Yesterday, on June 20th, 2008, ISI/SCI released their 2007 Journal Citation Reports, reporting journal impact factors for the worlds' most important scholarly journals. The Journal of Medical Internet Research (JMIR) remains one of the most successful Open Access journals in the world*. For the second year in a row, JMIR came out as the #2 ranked journal in the medical informatics category (out of 20 journals). JMIR slightly improved its impact factor to 3.0 and has now almost the same impact factor as the leading medical informatics journal (JAMIA), whose impact factor dropped to 3.1. JAMIA is published by Elsevier and backed by an influential scientific society (American Medical Informatics Association), while JMIR is pretty much a one-man show on a shoestring budget. Anyone still not convinced about the open access advantage?
In fact, compared to the 2006 Impact Factors, most medical informatics journals - except JMIR - saw slight drops in their impact factors, e.g. J BIOMED INFORM (now 2.0), INT J MED INFORM (now 1.6), and METHOD INFORM MED (now 1.5). All these journals have respected editors in the field and significant backing of commercial publishers and/or societies. The only other journal with "Internet" in its title (MED INFORM INTERNET) achieved an impact factor of only 0.5.
Yes, I know, the journal impact factor is a terrible and intransparent metric, but there are also other metrics and arguments we could look at to convince authors that they should submit their best papers to JMIR.
For example, JMIR has much faster turnaround times (days from submission to publication) than its competitor journals. Also, as I mentioned elsewhere, open access presumably helps uptake by other disciplines and the public - something the impact factor does not capture (impact on knowledge translation is hard to measure, but I am working on it). For many authors, this is the primary reason for why they submit their best papers to JMIR. The recent selection of three JMIR papers for reprint in the IMIA Yearbook as best medical informatics papers of the year further illustrates the leading status of the journal.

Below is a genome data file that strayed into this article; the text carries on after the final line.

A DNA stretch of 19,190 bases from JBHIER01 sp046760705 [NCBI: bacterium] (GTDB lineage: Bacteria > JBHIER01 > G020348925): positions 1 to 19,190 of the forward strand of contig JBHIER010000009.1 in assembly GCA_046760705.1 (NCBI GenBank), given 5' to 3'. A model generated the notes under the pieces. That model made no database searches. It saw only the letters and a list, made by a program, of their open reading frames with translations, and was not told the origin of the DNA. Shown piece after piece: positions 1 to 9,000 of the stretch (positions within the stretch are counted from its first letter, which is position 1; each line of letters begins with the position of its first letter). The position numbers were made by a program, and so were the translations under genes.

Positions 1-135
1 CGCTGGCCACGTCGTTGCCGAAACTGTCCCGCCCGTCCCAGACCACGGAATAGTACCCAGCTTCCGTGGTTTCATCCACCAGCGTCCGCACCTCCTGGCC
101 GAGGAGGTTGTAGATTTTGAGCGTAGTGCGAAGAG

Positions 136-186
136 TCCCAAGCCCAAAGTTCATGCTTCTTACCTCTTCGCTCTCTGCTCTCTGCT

By the way: JMIR does not only publish medical informatics papers, but also increasingly on broader health policy and health services issues, in particular if they are related to information and communication technologies. In the ISI/SCI "health sciences and services" category, JMIR is ranked #6 (out of 57), has now an equal impact factor with HEALTH AFFAIRS, and beats journals such as HEALTH SERV RES, HEALTH EXPECT, AM J MANAG CARE, MED EDUC, BMC HEALTH SERV RES (another open access journal, but impact factor only 1.6) or TELEMED J E-HEALTH and J TELEMED TELECARE (the latter two have an impact factor of only 0.9).
(See also: ISI/SCI Impact Factors 2007: JMIR remains on top)
* When making this bold statement I am not talking about the absolute impact factor, but about the ranking within its subdiscipline. For example, PloS Med has obviously a higher impact factor (because general medical papers are more frequently cited than medical informatics papers), but is only ranked as #6 in its category "Medicine, General", whereas JMIR maintains its #2 rank in its category.
Please cite as:
Gunther Eysenbach. ISI/SCI Journal Impact Factors in Medical Informatics: Open Access Journal on Top. Gunther Eysenbach Random Research Rants Blog. 2008-06-21. URL:http://gunther-eysenbach.blogspot.com/2008/06/journal-impact-factor-in-medical.html. Accessed: 2008-06-21. (Archived by WebCite® at http://www.webcitation.org/5YjfVTD3a)